Thursday, 31 December 2015

Reading Challenge: Completed.

Barely - but succesfully, I am proud to announce my mission as accomplished.

When my life took a turn for the worse (or rather plummeted into an abyss), I promised myself one thing. I had no control over whether I was going to find what I was looking for. I had no control over if I was going to be accepted at any job. I had no influence in the amount of friends lost (or gained). I (temporarily) had no control over my mental health, and in so far still have no control over health in general. The body and mind remain treacherous things.

But I did promise myself I was going to finish this challenge.
And I managed to read another 17 books, even though I haven't read a word all through July, August and September.

Hence the list, and a short analysis on each, seeing as I have more to fill my time with on this last day of the year.

Pride and Prejudice, Jane Austen. 
First half took weeks, second half two days. A classic I'd never read yet.
I'm glad I did, it's your classic love story from 1813.
Very Austen. Things happen for convenience, a misunderstanding ensues, everyone's haughty, then someone finds out the truth, and they live happily ever after.

Paula Spencer, by Roddy Doyle.
I didn't even have a box for this one, yet glad I read it.
A sequel to The Woman Who Walked Into Doors, which I'd read earlier this year.It picks up 10 years after her husband dies. A battered woman, an alcoholic, trying to get through the day, trying to make sense of life. 

Toen Ik Je Zag, (When I Saw You) by Isa Hoes. 
It was absolutely beautiful, at times witty, at other times touching.
I expected it to be a lot more depressing than it was. It is a true story told by a famous Dutch actress, of how she met (and eventually lost) her famous Dutch actor husband. It's weird to read about it from her side. Antonie and I used to speak on twitter. Apparently, he used social media as one of those "escapes" from the empty feeling from gaping life (or lack of it) and the pressure of accomplishments. 

Zo ik iets ben.. Ben ik een Hagenaar, Louis Couperus. (If I'm anything, I'm a Hagenaar - ie. from The Hague)  

If I had to point out a hometown for myself at all, it will be Den Haag. It's where I was born, and it's where I have felt most at home during the past years, even though I haven't lived there since I was 2. If I ever end up buying a house anywhere, it'll probably be there. 

De Vrouw In De Spiegel, (The Woman in the Mirror) van Kim Moelands.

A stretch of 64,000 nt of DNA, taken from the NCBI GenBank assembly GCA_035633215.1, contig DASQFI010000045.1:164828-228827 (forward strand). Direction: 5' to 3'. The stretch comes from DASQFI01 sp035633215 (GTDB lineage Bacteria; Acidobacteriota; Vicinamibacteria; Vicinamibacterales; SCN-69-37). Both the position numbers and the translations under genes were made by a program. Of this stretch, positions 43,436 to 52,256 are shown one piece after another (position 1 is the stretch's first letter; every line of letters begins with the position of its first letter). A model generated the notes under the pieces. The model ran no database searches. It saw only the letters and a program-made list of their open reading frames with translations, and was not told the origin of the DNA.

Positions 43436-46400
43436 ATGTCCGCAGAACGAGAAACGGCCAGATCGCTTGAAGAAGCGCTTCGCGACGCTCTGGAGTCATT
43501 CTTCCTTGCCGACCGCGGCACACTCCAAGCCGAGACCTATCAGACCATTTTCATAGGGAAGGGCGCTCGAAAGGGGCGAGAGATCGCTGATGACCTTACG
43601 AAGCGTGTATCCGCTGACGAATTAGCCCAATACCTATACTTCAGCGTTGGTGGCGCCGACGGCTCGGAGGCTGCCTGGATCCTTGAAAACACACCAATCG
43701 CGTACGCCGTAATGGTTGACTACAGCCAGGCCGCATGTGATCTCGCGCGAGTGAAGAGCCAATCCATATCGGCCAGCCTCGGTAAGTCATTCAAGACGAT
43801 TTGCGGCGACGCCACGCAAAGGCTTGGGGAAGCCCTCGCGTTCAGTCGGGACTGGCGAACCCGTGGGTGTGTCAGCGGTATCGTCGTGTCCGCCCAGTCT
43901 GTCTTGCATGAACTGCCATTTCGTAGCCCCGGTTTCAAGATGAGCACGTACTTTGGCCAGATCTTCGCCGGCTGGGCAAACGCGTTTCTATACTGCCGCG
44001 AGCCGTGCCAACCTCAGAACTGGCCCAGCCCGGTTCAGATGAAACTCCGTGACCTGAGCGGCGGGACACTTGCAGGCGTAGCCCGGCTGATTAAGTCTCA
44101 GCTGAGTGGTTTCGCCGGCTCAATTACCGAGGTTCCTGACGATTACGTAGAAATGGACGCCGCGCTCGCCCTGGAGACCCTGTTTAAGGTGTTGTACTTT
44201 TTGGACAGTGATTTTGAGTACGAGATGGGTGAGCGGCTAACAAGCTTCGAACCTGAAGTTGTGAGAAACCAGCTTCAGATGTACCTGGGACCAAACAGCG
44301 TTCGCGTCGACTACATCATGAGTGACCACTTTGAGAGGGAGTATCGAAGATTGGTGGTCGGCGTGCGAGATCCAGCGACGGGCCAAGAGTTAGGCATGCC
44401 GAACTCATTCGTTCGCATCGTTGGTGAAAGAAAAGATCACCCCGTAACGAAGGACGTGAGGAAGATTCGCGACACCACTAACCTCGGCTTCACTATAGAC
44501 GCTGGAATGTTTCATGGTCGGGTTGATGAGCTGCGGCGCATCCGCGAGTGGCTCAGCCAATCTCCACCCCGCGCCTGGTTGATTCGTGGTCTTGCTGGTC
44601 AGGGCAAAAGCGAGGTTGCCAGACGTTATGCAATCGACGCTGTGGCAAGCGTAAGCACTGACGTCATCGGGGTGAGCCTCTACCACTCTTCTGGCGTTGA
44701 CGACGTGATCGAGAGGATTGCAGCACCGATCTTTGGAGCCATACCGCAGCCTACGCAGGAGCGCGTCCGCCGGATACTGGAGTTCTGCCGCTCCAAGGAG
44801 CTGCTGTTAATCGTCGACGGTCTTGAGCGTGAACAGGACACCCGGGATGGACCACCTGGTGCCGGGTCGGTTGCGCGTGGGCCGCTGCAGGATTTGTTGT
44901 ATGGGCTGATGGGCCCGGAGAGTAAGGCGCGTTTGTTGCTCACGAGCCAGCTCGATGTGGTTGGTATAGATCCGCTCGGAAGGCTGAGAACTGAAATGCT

First fiction of hers I've ever read. It was okay. Not super impressed.
It was easy to read, a thriller, and a book that came out this year.

There's the suspense, and several stories parallel one another that brush along and touch at intervals. I haven't read this many Dutch books in one year, either, ever since I was a kid. 

Da Vinci Code, Dan Brown
Unfortunately a rereading, because my mother isn't impressed by books, if she takes time to read something at all. So a book your mum "loves" is also an overstatement. 
I still like it, though. I'm not going to bore you with an analysis.
If you haven't read it yet, go read it, or just be ashamed of yourself forever. 

The Kabul Beauty School, Debbie Rodriguez. 
Strong story, of a strong lady, who "just" rescues hundreds of Afghan girls and helps them with a future. Her writing style is not the best, but whatever. I do have respect for the woman.
I hope some day I can write or tell a story like this.
A story of how I impacted lives. How I changed the course of someone's future.
In a positive, hopeful way. 

De Olijke Tweeling Krijgt Schaatsen, A.M.Peters. 
Youth Sentiment. Took me an hour, whilst waiting for my doctor's appointment. 

1984, George Orwell. 
Took me a while to get through, mainly because of traveling. I do understand why it's a must-read classic. A dystopian novel with things that strike true. Yet it ended so.. horribly. 
And I do get why it was banned in the Soviet Union. /censorship. 

The Maze Runner, James Dashner. 
I thought, I'll start a trilogy that's hot and happening. And because the second movie was coming out this year. But I wasn't really hooked. Both by the writing style as the story. And then I found out there are 4 books, not 3. And then I dropped it, for now. After finishing that one, obviously.

I didn't even get to tick a box. 

De Cock en het Lijk in de Kerstnacht, Appie Baantjer.
(The Cock - it's his name and not weird in Dutch-  and the body on Christmas Eve).

Mystery detective things, as far as setting goes, it was definitely Christmas.